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California Bill Proposes CCPA Exceptions for HIPAA De-identified Information, Other Health Data

On January 6, 2020, the California State Senate’s Health Committee unanimously approved California AB 713, a bill that would amend the California Consumer Privacy Act (CCPA) to except from CCPA requirements additional categories of health information, including data de-identified in accordance with the Health Insurance Portability and Accountability Act of 1996 (HIPAA), medical research data, personal information used for public health and safety activities, and patient information that is maintained by HIPAA business associates in the same manner as HIPAA protected health information (PHI). If enacted, the bill would simplify CCPA compliance strategies for many HIPAA-regulated entities, life sciences companies, research institutions and health data aggregators.

Exemption for HIPAA Business Associates

Presently, the CCPA does not regulate PHI that is collected by either a HIPAA covered entity or business associate.

The CCPA also exempts covered entities to the extent that they maintain patient information in the same manner as PHI subject to HIPAA. The CCPA does not, however, currently include a similar entity-based exemption for business associates.

AB 713 would add an exemption for business associates to the extent that they maintain, use and disclose patient information consistent with HIPAA requirements applicable to PHI. For example, if a business associate maintains consumer-generated health information that is not PHI, but processes the information in accordance with HIPAA requirements for PHI, then the information would not be regulated by the CCPA. While the practical import of the new exemption may be limited because business associates may not want to apply HIPAA requirements to consumer-generated health information, AB 713 offers business associates another potential exception to CCPA requirements for patient information about California consumers.

Exception for De-Identified Health Information

AB 713 would except from CCPA requirements de-identified health information when each of the following three conditions are met:

  • The information is de-identified in accordance with a HIPAA de-identification method (i.e., the safe harbor or expert determination method) at 45 CFR § 164.514(b).
  • The information is derived from PHI or “individually identifiable health information” under HIPAA, “medical information” as defined by the California Confidentiality of Medical Information Act (CMIA), or “identifiable private information” subject to the Common Rule.
  • The business (or its business associate) does not actually, or attempt to, re-identify the information.

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Next Generation of Patient Care: Balancing Digital Engagement with Patient and Consumer Privacy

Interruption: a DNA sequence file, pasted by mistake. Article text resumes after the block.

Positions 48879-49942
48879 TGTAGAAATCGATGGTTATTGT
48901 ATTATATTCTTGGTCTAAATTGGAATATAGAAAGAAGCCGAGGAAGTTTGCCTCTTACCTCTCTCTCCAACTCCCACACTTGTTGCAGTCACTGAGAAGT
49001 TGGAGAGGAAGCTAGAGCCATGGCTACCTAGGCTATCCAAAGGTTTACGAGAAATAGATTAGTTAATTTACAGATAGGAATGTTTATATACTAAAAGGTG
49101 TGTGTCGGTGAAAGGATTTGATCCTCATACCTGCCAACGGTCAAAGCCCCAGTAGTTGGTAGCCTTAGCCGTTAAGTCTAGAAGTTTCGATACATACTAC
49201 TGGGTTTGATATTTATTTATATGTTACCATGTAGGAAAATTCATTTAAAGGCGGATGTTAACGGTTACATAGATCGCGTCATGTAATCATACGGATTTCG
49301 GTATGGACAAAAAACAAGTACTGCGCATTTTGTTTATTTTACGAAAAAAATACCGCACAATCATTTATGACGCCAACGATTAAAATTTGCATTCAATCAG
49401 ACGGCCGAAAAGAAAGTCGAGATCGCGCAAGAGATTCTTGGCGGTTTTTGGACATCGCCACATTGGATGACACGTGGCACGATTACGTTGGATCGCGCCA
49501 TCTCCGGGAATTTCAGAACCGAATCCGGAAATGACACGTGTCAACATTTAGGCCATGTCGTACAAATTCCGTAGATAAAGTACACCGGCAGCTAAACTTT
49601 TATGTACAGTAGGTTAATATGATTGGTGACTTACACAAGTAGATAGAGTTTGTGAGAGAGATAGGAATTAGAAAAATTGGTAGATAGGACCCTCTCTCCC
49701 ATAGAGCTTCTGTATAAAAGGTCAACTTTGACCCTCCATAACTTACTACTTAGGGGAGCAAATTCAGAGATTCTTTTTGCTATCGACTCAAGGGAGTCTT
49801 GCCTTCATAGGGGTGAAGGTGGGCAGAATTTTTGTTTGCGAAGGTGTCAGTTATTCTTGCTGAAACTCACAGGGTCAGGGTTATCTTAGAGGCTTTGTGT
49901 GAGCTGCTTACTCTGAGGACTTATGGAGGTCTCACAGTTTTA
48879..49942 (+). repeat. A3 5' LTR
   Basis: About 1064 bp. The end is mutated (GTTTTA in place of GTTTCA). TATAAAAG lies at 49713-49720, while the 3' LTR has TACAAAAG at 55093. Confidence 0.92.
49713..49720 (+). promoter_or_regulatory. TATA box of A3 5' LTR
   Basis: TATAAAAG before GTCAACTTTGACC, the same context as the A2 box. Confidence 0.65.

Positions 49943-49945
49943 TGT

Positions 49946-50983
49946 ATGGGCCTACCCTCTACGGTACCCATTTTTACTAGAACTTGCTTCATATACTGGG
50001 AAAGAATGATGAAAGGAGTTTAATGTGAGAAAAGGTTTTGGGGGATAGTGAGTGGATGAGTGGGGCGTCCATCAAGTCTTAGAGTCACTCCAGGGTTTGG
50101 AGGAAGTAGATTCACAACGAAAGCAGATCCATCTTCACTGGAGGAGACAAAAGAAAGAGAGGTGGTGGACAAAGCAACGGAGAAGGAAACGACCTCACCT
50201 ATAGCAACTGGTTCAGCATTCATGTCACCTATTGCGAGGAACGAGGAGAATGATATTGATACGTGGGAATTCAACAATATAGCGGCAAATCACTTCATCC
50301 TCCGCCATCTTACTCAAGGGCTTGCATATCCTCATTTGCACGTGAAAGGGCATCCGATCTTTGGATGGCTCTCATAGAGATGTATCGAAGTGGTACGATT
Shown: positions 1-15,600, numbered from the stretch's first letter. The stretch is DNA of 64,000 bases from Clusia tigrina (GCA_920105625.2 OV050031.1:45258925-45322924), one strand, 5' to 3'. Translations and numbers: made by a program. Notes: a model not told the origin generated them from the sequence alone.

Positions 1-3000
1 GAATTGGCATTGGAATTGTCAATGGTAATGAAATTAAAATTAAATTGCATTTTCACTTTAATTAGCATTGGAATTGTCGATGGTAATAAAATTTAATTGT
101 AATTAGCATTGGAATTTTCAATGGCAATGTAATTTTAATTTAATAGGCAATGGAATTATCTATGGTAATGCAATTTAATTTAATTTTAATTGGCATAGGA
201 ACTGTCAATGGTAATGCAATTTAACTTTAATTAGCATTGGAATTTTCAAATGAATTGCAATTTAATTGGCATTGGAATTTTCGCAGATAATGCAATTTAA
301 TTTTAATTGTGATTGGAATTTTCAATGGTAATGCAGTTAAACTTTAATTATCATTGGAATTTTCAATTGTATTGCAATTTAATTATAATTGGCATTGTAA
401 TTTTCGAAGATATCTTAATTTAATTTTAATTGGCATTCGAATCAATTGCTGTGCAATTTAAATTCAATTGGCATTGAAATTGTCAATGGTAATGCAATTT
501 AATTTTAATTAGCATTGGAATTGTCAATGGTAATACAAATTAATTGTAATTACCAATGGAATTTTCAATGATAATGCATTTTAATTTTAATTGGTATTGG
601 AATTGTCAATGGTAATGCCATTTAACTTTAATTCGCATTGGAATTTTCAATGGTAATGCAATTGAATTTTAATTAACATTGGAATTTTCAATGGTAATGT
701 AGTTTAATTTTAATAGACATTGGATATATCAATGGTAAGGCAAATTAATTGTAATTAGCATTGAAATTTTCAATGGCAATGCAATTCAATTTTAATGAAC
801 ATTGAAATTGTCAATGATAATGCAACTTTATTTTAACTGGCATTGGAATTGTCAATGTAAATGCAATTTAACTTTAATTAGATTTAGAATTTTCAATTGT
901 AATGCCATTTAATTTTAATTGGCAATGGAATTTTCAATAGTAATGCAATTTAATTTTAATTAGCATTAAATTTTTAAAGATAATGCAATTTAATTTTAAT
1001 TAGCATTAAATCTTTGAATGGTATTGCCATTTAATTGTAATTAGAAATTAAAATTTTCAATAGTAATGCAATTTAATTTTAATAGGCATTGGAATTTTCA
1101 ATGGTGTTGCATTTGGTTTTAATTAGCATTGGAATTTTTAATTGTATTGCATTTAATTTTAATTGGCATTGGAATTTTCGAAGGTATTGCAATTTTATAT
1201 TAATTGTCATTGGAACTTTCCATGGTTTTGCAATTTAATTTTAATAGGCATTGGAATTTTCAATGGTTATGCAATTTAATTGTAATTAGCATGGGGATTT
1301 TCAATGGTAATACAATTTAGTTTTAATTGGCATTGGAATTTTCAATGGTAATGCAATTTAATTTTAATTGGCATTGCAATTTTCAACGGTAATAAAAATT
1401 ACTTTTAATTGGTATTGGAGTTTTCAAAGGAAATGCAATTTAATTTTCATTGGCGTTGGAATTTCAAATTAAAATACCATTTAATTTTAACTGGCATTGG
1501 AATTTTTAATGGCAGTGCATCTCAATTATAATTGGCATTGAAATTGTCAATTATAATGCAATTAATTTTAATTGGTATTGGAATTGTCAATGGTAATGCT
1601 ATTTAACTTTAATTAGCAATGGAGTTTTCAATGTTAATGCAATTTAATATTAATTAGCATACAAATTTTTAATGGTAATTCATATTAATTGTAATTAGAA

Jennifer Geetter and Lisa Schmitz Mazur wrote this bylined article on the regulatory implications of technology-supported devices, resources, and solutions that facilitate health patient-provider interaction. “Health industry regulators are struggling with how to apply the existing privacy regulatory regime, and the permitted uses and disclosures for which they provide, in this new world of healthcare innovation,” the authors wrote.

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OCR Transmits Pre-Audit Screening Surveys to Covered Entities for Phase 2 HIPAA Compliance Audits

The U.S. Department of Health and Human Services, Office for Civil Rights (OCR) recently transmitted HIPAA pre-audit screening surveys to covered entities that may be selected for a second phase of HIPAA compliance audits (Phase 2 Audits). OCR is required to conduct compliance audits of covered entities and business associates under the 2009 Health Information Technology for Economic and Clinical Health Act.

Unlike the pilot audits conducted in 2011 and 2012 (Phase 1 Audits), which focused on covered entities, OCR is conducting Phase 2 Audits of both covered entities and business associates. The Phase 2 Audit program will focus on areas of greater risk to the security of protected health information (PHI) and pervasive non-compliance based on OCR’s Phase I Audit findings and observations, rather than a comprehensive review of all of the HIPAA Standards. The Phase 2 Audits are also intended to identify best practices and uncover risks and vulnerabilities that OCR has not identified through other enforcement activities. OCR will use the Phase 2 Audit findings to identify technical assistance that it should develop for covered entities and business associates. In circumstances where an audit reveals a serious compliance concern, OCR may initiate a compliance review of the audited organization that could lead to civil money penalties.

OCR had previously planned to issue the pre-audit screening surveys in the summer of 2014, but postponed their release until it completed its implementation of a new web portal that will be used for the submission of audit-related materials.

We will publish a fuller On the Subject regarding the Phase 2 Audits in the coming days.